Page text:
More employers are outsourcing pieces of their business to sources in cyberspace, a process called “crowdsourcing.” This allows you to cut costs and tap into millions more brains than you could fit around a conference table.
Example: A two-man Chicago T-shirt company solicited designs from thousands of Internet users and asked them to vote on which to manufacture. Outsourcing the design process helped the company grow its annual revenue to $15 million.
Similarly, large companies are turning to web users to help them solve problems. For example, a web site called InnoCentive allows big companies to post their research problems. Companies promise a reward—often worth tens of thousands of dollars—in exchange for the best answer from the web world.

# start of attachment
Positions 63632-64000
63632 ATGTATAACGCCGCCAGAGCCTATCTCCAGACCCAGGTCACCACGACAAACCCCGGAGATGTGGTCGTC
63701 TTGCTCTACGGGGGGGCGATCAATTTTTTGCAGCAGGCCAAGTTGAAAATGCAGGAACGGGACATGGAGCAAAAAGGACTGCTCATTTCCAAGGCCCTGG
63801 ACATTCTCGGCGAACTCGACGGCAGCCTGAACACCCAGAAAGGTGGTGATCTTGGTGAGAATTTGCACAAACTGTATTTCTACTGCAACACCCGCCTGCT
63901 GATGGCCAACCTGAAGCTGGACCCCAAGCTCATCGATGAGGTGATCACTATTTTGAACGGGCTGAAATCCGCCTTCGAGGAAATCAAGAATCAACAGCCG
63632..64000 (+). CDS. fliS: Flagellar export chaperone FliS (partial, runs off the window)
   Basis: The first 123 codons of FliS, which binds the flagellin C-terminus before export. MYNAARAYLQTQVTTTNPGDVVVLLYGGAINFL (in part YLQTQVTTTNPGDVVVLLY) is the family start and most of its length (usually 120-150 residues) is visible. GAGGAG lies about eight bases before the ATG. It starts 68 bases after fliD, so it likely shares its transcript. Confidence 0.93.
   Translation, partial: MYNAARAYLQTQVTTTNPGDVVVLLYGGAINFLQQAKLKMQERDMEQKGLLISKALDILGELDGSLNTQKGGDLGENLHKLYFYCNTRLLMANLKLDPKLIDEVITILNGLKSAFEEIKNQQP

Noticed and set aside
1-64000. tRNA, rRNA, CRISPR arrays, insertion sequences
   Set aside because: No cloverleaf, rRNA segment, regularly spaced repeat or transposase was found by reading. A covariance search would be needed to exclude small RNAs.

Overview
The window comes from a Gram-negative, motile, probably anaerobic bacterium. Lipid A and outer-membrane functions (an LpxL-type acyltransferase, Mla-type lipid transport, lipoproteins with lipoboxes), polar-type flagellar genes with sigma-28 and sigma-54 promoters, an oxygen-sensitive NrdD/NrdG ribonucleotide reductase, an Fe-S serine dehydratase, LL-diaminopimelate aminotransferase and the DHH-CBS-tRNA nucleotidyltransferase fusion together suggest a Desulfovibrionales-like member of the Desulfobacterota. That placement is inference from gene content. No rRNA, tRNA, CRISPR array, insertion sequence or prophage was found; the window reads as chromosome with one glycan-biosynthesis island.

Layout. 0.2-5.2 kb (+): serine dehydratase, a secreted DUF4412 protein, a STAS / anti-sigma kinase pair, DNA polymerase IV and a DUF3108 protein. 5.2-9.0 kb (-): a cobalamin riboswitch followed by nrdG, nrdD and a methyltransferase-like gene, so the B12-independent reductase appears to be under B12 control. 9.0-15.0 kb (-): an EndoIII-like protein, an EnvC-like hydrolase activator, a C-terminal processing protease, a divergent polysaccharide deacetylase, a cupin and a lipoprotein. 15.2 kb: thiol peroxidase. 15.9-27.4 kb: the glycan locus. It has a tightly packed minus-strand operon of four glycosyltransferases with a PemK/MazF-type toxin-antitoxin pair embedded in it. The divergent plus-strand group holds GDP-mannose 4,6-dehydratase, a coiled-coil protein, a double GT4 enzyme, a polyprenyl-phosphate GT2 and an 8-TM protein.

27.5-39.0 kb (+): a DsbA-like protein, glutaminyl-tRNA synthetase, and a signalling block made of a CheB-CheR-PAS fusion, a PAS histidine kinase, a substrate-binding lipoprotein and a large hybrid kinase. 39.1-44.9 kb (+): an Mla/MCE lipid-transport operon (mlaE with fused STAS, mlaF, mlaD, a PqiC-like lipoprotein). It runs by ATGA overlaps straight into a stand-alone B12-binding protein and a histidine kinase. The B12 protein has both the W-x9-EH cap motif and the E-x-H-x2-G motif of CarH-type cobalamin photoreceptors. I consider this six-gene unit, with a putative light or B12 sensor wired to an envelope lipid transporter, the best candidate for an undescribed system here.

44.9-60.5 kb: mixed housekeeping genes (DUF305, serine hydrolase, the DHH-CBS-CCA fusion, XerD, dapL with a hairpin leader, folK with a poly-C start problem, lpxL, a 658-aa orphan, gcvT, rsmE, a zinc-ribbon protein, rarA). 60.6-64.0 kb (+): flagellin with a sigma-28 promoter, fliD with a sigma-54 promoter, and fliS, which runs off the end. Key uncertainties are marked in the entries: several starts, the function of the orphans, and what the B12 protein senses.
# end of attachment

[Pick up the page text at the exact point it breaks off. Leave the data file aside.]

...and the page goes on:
The benefit to the company: Crowdsourcing is cost-effective because companies pay only for problems that are solved, rather than big salaries for hit-or-miss R&D projects.
Tip: Be careful not to share too much company info with these outside “problem solvers.”